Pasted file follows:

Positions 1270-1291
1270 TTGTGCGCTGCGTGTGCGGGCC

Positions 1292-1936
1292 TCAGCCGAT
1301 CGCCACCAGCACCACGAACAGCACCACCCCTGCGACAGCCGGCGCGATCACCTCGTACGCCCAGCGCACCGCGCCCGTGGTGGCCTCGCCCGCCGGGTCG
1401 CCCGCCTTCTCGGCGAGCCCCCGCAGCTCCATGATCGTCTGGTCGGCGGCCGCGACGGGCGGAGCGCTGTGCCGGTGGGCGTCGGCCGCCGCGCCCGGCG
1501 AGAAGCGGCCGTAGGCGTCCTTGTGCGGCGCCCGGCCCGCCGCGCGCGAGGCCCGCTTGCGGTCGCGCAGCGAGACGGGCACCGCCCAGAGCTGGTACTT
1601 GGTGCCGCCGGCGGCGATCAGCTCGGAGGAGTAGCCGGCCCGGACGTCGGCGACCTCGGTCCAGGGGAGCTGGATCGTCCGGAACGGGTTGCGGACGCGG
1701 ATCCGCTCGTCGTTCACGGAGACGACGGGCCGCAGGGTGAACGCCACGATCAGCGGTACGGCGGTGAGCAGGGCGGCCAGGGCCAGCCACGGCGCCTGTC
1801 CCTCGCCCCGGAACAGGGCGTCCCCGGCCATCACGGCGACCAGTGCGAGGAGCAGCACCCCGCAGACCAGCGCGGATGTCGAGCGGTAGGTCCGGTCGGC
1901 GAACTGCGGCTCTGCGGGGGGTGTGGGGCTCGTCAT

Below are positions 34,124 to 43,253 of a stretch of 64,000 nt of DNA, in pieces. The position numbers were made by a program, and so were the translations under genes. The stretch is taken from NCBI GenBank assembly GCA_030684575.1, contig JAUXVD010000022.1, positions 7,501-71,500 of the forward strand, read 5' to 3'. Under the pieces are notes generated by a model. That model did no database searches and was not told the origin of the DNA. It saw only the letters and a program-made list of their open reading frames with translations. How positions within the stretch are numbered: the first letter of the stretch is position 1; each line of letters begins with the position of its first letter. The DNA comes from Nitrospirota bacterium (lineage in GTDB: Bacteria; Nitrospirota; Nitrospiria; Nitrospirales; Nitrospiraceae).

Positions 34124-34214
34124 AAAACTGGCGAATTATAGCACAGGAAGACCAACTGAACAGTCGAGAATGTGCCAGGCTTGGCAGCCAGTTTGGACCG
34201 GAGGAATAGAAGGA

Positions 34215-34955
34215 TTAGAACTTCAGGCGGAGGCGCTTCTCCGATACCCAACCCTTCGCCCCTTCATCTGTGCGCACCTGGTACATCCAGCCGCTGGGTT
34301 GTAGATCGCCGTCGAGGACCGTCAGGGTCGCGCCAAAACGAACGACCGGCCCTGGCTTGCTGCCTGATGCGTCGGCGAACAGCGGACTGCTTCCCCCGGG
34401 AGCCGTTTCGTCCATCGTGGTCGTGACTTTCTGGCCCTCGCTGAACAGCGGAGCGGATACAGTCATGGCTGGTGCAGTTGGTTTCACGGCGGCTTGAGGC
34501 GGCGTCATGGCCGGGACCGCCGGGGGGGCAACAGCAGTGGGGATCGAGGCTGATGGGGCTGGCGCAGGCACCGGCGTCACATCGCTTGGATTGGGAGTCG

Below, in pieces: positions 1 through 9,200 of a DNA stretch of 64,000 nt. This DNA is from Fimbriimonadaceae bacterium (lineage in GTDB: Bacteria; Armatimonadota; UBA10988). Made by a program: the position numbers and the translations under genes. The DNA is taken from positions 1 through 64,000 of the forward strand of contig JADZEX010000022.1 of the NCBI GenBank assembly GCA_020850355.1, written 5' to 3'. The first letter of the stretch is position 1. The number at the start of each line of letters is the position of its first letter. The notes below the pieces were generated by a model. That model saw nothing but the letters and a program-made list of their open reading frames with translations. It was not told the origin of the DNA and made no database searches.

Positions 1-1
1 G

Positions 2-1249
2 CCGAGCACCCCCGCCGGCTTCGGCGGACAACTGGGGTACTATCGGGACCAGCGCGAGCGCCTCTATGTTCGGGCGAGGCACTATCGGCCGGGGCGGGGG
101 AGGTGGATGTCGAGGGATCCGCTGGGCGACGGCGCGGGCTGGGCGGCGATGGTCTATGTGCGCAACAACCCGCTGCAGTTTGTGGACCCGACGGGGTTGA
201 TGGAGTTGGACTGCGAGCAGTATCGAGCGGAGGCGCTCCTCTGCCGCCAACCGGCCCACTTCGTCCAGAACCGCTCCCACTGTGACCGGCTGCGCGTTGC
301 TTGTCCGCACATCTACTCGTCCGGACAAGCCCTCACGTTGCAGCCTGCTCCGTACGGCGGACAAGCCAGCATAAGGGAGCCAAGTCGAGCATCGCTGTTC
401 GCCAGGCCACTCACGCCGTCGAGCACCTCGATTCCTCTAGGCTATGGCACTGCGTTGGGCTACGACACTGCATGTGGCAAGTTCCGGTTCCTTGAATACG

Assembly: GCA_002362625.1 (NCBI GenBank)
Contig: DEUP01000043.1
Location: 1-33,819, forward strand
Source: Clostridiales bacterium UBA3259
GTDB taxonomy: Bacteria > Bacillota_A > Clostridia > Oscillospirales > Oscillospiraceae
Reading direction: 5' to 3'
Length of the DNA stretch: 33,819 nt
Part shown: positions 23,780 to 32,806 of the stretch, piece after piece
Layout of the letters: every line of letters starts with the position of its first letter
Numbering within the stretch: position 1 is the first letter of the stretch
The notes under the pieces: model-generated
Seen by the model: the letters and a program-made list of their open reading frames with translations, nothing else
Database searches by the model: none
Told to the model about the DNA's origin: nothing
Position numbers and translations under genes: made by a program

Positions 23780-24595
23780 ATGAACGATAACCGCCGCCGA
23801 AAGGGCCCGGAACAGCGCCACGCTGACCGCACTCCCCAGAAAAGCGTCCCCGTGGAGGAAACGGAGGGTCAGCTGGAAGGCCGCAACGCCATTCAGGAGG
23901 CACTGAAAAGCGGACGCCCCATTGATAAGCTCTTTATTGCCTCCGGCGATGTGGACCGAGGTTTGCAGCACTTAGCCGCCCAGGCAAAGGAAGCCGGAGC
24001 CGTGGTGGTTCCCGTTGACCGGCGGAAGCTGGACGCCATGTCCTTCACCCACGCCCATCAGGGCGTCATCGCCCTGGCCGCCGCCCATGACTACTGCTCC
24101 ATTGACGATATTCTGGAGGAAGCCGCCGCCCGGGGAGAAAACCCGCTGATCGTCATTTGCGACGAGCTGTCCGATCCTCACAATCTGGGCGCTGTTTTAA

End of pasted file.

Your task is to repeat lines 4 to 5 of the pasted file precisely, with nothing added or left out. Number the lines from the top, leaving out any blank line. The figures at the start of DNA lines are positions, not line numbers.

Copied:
1292 TCAGCCGAT
1301 CGCCACCAGCACCACGAACAGCACCACCCCTGCGACAGCCGGCGCGATCACCTCGTACGCCCAGCGCACCGCGCCCGTGGTGGCCTCGCCCGCCGGGTCG